As part of New Jersey Future’s effort to mainstream green infrastructure across the state, it recently conducted two workshops for municipal leaders. The goal for these workshops—conducted in partnership with ANJEC, the Association of New Jersey Environmental Commissions—was to educate local leaders from regions of critical importance to statewide water resources, giving them the knowledge and tools they need to identify opportunities for green infrastructure in their towns and to influence municipal decision making. Mayors, councilmembers, and members of local planning and zoning boards, environmental commissions and green teams, from a total of 20 northwest New Jersey towns and 14 towns in the Pinelands region, attended.
The first workshop, on April 27, in Hopatcong was led by Michele Adams, president of Meliora Design, and Tavis Dockwiller, cofounder of Viridian Landscape Studio (presentation). The second workshop, on May 3 in Egg Harbor Township, was led by Geoff Goll and Jessica Jahre of Princeton Hydro (presentation).
Both workshops began with presentations covering topics like why stormwater matters, where government policy and regulations are headed, what green infrastructure is, and how its benefits extend beyond environmental to economic and societal – the triple-bottom-line sweet spot. Participants also learned how to make green infrastructure happen in both new and existing developments.
The workshops then moved to breakout sessions, which allowed workshop attendees to interact with each other and apply what they had learned. At each workshop, large maps for four towns were provided and four self-selected groups formed. Each group received colored sticky dots and Post-It Notes to mark problem spots or barriers, as well as opportunities for green infrastructure. Each group discussed the town at its table, marked up its map with ideas, and reported back to the larger group with its findings.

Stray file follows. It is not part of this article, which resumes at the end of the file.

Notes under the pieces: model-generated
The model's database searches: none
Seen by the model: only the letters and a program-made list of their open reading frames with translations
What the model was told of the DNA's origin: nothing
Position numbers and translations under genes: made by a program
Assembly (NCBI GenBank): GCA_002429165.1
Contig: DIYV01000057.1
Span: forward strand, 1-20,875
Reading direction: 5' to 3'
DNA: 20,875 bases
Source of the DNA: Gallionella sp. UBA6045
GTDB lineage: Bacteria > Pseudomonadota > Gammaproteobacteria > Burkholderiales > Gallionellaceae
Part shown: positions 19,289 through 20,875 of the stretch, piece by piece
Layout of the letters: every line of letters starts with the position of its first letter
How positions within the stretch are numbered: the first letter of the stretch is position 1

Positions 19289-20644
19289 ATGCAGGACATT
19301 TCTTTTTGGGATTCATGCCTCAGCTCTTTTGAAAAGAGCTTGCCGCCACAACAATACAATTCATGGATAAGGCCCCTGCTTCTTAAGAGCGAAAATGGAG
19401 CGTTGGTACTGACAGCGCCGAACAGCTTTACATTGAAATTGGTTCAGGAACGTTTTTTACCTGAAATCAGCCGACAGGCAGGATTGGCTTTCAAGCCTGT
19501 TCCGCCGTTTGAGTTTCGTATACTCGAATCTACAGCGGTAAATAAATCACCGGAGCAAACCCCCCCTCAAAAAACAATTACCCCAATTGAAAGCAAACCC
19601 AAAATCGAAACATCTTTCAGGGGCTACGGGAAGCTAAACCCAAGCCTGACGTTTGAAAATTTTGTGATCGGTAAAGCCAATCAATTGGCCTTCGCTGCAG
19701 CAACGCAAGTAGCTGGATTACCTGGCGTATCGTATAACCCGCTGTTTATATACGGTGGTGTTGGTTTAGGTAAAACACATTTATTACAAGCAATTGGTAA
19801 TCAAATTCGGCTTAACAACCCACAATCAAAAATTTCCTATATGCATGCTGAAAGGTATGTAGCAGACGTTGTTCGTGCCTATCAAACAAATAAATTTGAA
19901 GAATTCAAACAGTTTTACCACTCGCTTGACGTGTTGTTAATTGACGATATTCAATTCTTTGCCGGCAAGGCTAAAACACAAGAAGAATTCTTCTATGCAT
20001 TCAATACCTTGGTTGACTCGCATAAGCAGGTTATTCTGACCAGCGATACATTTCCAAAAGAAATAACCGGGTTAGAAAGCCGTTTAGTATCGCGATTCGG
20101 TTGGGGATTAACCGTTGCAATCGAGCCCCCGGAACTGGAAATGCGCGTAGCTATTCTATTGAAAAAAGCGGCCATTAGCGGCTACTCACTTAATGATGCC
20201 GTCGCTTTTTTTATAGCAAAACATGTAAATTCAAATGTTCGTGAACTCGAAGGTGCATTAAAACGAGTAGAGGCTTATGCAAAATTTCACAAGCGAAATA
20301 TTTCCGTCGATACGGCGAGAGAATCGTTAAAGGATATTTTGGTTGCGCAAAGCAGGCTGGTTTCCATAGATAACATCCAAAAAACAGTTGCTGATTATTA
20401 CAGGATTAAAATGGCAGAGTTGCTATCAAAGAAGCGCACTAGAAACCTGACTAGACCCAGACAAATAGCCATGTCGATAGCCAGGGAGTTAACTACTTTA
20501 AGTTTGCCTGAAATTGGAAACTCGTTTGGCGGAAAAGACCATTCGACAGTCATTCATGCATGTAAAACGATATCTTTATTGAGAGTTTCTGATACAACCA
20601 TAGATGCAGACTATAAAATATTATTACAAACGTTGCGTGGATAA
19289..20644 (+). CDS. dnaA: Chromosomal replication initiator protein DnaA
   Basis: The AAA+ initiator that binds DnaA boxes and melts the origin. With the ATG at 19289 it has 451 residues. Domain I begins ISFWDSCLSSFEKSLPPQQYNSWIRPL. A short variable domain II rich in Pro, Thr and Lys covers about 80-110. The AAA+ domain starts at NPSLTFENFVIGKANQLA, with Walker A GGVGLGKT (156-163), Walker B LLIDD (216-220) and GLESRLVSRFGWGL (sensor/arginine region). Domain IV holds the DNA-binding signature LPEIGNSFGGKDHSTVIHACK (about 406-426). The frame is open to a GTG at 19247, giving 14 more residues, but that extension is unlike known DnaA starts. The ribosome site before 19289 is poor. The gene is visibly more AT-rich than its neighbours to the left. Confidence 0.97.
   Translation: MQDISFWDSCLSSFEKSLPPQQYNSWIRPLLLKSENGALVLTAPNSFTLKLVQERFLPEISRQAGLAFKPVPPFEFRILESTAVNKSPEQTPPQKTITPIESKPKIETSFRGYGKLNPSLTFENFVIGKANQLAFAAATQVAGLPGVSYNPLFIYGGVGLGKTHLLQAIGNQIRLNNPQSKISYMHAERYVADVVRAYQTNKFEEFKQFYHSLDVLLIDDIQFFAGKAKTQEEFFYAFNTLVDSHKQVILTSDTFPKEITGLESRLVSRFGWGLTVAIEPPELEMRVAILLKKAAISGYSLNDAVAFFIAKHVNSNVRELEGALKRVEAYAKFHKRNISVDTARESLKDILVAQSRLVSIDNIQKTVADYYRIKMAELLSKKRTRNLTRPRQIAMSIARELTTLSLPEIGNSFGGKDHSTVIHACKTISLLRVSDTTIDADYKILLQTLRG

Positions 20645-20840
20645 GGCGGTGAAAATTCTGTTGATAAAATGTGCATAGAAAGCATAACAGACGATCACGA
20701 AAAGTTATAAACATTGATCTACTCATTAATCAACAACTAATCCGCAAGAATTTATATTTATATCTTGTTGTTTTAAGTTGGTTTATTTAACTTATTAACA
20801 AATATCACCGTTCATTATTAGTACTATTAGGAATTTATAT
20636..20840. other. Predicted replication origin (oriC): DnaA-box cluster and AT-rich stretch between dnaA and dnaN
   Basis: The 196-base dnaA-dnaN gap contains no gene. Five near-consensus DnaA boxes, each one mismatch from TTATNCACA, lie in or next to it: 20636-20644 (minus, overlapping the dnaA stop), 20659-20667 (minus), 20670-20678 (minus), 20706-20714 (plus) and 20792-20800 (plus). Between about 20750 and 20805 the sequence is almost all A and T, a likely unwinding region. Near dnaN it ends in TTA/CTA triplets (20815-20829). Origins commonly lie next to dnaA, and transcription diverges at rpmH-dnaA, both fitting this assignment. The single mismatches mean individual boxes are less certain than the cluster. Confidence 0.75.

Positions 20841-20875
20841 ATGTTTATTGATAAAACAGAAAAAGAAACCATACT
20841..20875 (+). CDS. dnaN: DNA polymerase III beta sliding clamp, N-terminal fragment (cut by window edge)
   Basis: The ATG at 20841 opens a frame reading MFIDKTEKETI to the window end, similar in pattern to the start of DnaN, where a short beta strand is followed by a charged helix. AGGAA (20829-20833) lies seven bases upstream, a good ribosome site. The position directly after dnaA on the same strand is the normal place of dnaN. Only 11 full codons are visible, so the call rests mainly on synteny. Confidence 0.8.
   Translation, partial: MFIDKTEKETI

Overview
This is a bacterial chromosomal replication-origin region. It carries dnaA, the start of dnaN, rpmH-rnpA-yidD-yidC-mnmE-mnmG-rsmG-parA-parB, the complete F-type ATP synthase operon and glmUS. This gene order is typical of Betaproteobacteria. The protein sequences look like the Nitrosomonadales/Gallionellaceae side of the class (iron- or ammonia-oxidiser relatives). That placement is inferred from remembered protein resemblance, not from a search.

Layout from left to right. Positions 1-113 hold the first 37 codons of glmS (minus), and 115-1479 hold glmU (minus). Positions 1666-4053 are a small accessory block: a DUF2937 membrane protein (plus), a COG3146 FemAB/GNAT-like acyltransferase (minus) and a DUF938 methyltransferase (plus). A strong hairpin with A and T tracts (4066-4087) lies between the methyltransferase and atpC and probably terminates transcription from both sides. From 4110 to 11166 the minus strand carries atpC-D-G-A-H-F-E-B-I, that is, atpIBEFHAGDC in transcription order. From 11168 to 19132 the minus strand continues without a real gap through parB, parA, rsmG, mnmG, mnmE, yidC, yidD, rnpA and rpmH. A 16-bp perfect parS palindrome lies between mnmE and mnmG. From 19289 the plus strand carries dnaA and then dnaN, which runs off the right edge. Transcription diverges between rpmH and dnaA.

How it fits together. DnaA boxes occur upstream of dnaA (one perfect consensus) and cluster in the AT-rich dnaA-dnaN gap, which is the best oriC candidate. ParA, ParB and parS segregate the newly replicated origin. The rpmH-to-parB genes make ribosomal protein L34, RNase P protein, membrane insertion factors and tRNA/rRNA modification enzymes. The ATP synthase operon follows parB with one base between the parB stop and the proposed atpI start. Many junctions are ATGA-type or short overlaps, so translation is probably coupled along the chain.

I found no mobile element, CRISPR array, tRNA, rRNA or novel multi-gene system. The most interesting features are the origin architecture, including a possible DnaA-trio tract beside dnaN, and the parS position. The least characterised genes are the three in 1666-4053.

Observations from the breakout groups included:
- Prime locations for green infrastructure include areas prone to nuisance flooding, areas that will be redeveloped, and municipal plazas.
- Green infrastructure can be a great educational opportunity when installed on school grounds and/or with good interpretive signage.
- Some groups thought the community should be involved in green infrastructure installation, from the planning of where it will go, to the design of how it will look and be used, and even to project construction and maintenance.
New Jersey Future will be following up with the towns that attended these two workshops to provide them with additional tools and guidance to help them improve local stormwater and land-use ordinances and incentivize the use of green infrastructure.
Next up: New Jersey Future is hosting two additional green infrastructure workshops, but this time, for design professionals working in the state’s Highlands and Pinelands regions. Municipal, county and consulting engineers, landscape architects, and architects who design or review stormwater management systems for public or private sector projects are encouraged to attend. The program will address design, review, installation, maintenance, and myths of green infrastructure. There is no charge for this peer-to-peer training opportunity. Three CEU credits have been applied for and are pending approval. Lunch will be provided. For more information and to register, please see below:
All four green infrastructure workshops are a product of New Jersey Future’s Mainstreaming Green Infrastructure program, which aims to make green infrastructure the first choice for stormwater management in New Jersey.